The Sporting Life at WYK II
By Tim Kwan (67)
I attended WYK from 1961 to 1969, P6 to F7. Compared to the 2 primary schools I was enrolled in, the school work was not too heavy, leaving time for extra curricula activities. Perhaps WYK administration had that in mind: to provide a balanced program of studies and activities.
For me, and many students, sport was an integral part of life in WYK, whether you played just for fun or in matches between classes, houses or against other schools.
Football (soccer), table tennis, track and field, tennis, swimming meets and basketball were the principal sports in those days, in that general order of popularity. I played football and tennis, as well as ran the 400m for WYK. My table tennis was good in primary school but I did not play much in WYK. Thinking back now, it must be because there were too many good table tennis players. I wanted to win, and was inevitably drawn to the games that I had a chance to be at the top, at least inside the school.
Competition is a dominant part of sports. Whenever scores are being kept, winners and losers are identified.
At WYK, the teachers did not overemphasize winning. Fair play and humility were valued. The Physical Training (PT) classes, Football classes and games before and after school exemplified this. A game was going to start, and you wanted to join and just play. Enjoy.
Competition became intense as you got to the more organized after-school games, then to interclass, onto inter-house and finally at the inter-school level. I won many medals inside the school and just two for WYK at intercollegiate.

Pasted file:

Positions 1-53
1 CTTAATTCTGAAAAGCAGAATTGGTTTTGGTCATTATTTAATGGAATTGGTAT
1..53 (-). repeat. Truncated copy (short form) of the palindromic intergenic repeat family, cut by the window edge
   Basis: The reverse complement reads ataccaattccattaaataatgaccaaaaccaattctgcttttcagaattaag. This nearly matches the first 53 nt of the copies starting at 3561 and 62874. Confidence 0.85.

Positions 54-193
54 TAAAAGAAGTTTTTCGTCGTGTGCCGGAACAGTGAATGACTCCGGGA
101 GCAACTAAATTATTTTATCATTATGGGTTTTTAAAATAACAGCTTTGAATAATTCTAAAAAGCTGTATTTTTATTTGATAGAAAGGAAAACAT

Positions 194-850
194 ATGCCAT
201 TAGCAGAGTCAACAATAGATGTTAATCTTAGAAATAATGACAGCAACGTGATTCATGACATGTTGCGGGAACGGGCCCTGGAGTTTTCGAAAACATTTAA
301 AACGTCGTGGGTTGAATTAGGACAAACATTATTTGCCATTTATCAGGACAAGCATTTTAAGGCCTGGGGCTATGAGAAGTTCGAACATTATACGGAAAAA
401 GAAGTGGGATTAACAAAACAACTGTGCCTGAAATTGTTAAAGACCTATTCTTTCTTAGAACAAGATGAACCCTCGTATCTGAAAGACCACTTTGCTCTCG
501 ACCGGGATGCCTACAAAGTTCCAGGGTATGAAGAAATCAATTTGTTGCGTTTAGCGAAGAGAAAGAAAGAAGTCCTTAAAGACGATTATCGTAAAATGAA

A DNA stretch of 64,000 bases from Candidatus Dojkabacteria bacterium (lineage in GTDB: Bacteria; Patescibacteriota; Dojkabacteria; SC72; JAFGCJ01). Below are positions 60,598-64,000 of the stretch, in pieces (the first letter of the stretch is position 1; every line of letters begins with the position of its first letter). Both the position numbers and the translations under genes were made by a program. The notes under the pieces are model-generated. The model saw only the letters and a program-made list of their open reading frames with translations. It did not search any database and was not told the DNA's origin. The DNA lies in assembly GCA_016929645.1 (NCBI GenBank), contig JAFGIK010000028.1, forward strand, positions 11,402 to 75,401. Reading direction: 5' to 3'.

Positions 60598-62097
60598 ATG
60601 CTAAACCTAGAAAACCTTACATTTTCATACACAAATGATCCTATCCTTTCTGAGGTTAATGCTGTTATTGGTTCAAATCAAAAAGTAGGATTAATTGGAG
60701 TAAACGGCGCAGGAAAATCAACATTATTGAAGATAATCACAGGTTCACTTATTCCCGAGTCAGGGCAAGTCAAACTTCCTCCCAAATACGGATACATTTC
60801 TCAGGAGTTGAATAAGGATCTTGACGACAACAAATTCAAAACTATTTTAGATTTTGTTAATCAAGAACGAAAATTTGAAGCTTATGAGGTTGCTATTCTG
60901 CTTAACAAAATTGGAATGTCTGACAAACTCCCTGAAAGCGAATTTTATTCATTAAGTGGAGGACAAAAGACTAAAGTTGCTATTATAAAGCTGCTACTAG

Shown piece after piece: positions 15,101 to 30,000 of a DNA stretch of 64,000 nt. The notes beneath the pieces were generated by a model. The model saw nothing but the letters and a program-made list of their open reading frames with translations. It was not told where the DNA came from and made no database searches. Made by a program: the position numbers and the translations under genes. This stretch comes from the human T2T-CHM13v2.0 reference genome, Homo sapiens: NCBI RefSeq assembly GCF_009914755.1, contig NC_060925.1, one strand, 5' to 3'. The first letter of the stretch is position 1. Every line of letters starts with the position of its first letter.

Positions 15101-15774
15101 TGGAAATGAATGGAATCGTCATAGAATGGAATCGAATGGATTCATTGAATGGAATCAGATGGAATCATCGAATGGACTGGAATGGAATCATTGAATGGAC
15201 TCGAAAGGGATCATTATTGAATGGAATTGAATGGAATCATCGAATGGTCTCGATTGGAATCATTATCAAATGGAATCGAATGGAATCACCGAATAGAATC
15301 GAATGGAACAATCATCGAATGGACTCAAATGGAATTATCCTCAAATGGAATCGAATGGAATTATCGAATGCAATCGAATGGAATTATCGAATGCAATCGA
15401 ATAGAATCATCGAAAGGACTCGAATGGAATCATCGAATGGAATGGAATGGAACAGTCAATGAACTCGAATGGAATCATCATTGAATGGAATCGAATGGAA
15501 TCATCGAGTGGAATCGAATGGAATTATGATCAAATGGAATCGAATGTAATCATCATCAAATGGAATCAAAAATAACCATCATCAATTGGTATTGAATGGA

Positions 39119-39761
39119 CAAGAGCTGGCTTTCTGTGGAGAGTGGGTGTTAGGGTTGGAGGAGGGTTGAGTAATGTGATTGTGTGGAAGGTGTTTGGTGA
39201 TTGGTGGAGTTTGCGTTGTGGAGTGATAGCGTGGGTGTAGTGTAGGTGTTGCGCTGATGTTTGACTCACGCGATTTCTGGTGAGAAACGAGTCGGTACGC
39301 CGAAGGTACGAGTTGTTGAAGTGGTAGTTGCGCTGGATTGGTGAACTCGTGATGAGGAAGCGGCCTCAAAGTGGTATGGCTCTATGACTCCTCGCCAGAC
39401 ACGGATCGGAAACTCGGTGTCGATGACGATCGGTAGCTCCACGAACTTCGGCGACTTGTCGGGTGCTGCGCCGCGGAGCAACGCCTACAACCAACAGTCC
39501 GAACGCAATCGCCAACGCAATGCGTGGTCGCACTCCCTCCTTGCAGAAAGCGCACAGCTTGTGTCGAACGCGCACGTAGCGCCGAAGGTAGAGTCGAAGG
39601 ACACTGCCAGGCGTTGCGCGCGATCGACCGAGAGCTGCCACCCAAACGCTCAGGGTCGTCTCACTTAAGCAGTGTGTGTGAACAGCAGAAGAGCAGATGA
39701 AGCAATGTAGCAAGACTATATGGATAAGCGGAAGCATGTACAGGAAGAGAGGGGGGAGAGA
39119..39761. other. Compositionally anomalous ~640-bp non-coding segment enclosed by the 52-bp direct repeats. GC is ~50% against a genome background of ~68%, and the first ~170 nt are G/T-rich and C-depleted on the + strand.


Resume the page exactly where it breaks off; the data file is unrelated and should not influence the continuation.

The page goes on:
The desire to win is natural. It is similar to the urge for humans to excel in what they do, whether it is the search for food, literature, scientific research, commerce or warfare.
To compete in sports is different in some aspects: it is simpler, with more clarity and arguably purer in nature. At WYK, I played hundreds of games, ran the tracks a few times, winning more often than losing.
But it was not until I was in Form 5 that I came to realise that while I enjoyed winning, I learned a lot more when I lost. The winning was great. But the losing went much deeper: dealing with failure, I learned many things. Courage and character could be built.
Recently I met up with Raymond Chan (73) for dinner. He went to WYK after I had left. He played football in Windsor, Ontario and was a top player amongst all the schools in the city. There is no question that he is a leader on the field.
During dinner, we inevitably turned to football. He said,” I have never gone to a match that I didn’t think I could win” in Chinese.
I plan to interview him soon.